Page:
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Ironwood's boys of winter (part 2)

Carabio, Gifft lead Eagles basketball back to finals

Posted 3/1/24

Blake Carabio and Noah Gifft were not youth basketball megastars joining Ironwood's program in the immediate wake of its first state title.

But they've grown over the course of four years into …

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WEST VALLEY PREPS

Ironwood's boys of winter (part 2)

Carabio, Gifft lead Eagles basketball back to finals

Posted

Blake Carabio and Noah Gifft were not youth basketball megastars joining Ironwood's program in the immediate wake of its first state title.

But they've grown over the course of four years into the star players on the Eagles team that plays for its second 5A title tonight.

The pair of senior marksmen  did not even start regularly on last year's unusually deep Ironwood team, though Gifft lead the squad with 10.6 points a game and Carabio added 6.1 points a contest.

Both erupter as seniors. Gifft leaped to 23.4 points a game on 48 percent shooting from three-point range and Carabio averages 16.2 points per game and 43 percent on threes.

"We have to be more engaged in what we do. We don't have breaks and can't get subbed out much," Gifft said. "You have very little margin for error if you want to win."

Carabio was usually the 8th man last year but now is depended on every game. He said this season has improved his endurance and strength.

Thi shooting guard duo leads top seeded Ironwood (26-3) into tonight's 5A title game against #2 Queen Creek Casteel (23-6) at Veterans Memorial Coliseum in Phoenix.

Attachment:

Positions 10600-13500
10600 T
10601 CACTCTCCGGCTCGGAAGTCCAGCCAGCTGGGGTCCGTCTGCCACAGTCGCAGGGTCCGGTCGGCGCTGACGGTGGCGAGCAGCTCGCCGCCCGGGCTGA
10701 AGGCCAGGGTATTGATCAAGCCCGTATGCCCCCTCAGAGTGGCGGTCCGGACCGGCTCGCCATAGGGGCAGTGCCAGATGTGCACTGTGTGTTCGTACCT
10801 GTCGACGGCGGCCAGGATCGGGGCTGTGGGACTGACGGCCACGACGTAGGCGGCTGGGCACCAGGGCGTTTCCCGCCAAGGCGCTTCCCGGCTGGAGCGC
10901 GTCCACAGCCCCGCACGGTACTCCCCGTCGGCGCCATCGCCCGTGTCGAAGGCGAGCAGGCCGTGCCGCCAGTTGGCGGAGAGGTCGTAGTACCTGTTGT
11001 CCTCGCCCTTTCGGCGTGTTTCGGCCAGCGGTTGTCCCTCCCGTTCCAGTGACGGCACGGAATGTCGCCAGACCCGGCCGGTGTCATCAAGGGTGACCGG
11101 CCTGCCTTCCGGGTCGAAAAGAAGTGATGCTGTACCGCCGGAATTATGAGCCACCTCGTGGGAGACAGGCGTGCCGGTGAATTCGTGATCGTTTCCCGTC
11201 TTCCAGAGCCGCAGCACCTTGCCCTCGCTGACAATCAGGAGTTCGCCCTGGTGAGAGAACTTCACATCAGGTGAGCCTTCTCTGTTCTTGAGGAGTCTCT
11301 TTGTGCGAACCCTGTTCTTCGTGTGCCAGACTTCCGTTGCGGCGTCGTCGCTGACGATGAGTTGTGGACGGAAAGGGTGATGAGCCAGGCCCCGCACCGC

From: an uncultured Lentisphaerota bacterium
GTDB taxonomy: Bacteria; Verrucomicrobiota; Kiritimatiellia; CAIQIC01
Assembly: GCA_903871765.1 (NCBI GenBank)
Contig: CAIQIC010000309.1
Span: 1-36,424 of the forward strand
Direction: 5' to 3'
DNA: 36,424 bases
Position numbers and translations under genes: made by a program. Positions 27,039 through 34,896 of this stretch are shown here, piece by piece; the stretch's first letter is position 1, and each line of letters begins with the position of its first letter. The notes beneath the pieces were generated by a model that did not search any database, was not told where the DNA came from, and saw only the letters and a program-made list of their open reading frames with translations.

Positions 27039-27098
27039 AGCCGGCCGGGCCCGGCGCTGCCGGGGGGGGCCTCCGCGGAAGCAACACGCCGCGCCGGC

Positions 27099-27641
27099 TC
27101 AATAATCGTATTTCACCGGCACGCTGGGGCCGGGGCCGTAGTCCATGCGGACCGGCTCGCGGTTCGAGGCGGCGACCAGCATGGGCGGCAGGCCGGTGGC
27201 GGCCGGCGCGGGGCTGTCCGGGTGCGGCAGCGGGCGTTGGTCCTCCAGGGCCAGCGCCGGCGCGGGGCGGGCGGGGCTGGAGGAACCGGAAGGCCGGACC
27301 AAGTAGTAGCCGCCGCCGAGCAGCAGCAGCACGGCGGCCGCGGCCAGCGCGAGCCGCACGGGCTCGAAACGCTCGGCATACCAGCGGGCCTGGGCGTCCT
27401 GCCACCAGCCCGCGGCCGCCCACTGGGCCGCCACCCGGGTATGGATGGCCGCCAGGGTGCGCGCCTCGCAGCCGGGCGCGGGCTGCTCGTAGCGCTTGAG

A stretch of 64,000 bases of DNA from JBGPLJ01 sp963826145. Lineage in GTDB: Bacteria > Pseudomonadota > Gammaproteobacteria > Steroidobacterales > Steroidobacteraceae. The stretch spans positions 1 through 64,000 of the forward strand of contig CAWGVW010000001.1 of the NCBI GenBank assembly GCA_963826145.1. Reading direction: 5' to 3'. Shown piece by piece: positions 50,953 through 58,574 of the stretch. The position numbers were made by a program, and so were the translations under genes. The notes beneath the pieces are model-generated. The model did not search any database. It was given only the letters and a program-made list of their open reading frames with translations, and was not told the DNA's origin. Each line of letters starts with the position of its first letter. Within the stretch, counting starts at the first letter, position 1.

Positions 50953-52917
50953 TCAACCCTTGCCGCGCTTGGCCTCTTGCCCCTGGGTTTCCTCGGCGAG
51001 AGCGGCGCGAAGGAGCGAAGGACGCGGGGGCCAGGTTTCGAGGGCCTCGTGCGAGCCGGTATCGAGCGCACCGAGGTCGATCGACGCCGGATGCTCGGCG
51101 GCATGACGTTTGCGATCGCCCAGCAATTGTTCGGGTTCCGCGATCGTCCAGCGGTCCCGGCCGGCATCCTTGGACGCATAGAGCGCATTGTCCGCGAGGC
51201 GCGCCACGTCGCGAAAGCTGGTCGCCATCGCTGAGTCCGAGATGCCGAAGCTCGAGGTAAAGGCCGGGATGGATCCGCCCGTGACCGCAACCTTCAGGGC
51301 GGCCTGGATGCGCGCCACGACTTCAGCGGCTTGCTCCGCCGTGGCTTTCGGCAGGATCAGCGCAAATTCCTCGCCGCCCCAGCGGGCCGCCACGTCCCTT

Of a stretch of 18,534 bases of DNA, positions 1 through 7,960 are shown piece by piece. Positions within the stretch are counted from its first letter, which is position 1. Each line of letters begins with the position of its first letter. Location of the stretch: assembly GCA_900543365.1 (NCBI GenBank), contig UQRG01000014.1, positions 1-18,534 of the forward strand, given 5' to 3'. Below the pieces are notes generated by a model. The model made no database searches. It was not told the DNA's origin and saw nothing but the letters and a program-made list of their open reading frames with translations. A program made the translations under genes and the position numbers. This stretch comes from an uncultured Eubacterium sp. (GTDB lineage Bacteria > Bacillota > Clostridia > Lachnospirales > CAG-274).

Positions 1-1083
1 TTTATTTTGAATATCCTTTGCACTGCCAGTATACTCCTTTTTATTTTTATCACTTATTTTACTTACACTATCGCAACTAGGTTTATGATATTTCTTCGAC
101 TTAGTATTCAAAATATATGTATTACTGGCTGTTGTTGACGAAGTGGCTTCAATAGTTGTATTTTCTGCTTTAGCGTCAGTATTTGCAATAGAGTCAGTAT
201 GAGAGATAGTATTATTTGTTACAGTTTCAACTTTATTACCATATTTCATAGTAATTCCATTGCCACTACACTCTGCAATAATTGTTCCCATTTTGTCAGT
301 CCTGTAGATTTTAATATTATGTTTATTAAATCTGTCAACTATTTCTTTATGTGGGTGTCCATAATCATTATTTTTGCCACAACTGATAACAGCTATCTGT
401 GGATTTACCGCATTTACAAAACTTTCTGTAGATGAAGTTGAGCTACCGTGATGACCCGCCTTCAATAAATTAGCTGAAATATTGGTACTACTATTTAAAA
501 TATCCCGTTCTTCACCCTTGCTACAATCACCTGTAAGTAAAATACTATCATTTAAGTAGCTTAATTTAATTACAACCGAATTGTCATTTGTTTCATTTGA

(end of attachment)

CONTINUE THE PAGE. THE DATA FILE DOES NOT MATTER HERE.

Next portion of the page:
That drive started when the Eagles 2022-23 season ended abruptly after a 14-game winning streak moved Ironwood out of the 5A bracket and into the final 8 of the Open Division.

Scottsdale Desert Mountain came into Glendale and ended the Eagles season in shocking fashion, wita an 81-61 loss.

"We made it to the Open and we deserved to be there. But our preparation ended up biting us in the butt," Carabio said. "Coming back from a loss and learning from what we did wrong will make us better."

This year, coach Jordan Augustine did not have nine or 10 players with enough skill to help the varsity in major minutes.

In some ways, the streamlined rotation and role definition helped.

"Last year, we were doing it systematically. This time we're playing for all of us. It's more natural and more comfortable," Gifft said.

Both captains said this team accepts criticism from other players and is more of a player-led unit.

That includes the Eagles' junior guard and third captain, I'yar Shadowvine, who has flourished as a full time point guard. The 5-9 dynamo leads 5A with 6.7 assists per game.

"I'yar was one of our leaders too last year. He was definitely a vocal leader," Carabio said. "We took a big loss last year against Desert Mountain and that definitely changed how we prepare for games."

Then there's 6-1 senior Jadden Jones and 6-5 sophomore Josh Dillard, both of whom have to play "up" in position since the Eagles lack a true big man.

They are Ironwood's leading rebounders and set many of  the screens that get Gifft and Carabio looks from deep.

"I'm scoring a lot but I really can't do it without my teammates. I'Yar leads 5A in assists and my teammates set great screens. And my coaching staff is running plays for me in the first place."

Carabio is receiving interest from Scottsdale Community College and Phoenix College, as well as some out of state junior colleges. He said he plans to study exercise science or businss.

Gifft signed to play at Division III Embry-Riddle Aeronautical University in Prescott, primarily because of the school's academic reputation.

"I love basketball, but honestly it's the academic piece. I want to be set up for my future. The coach is really invested in me," Gifft said. "They have my major that I want, engineering."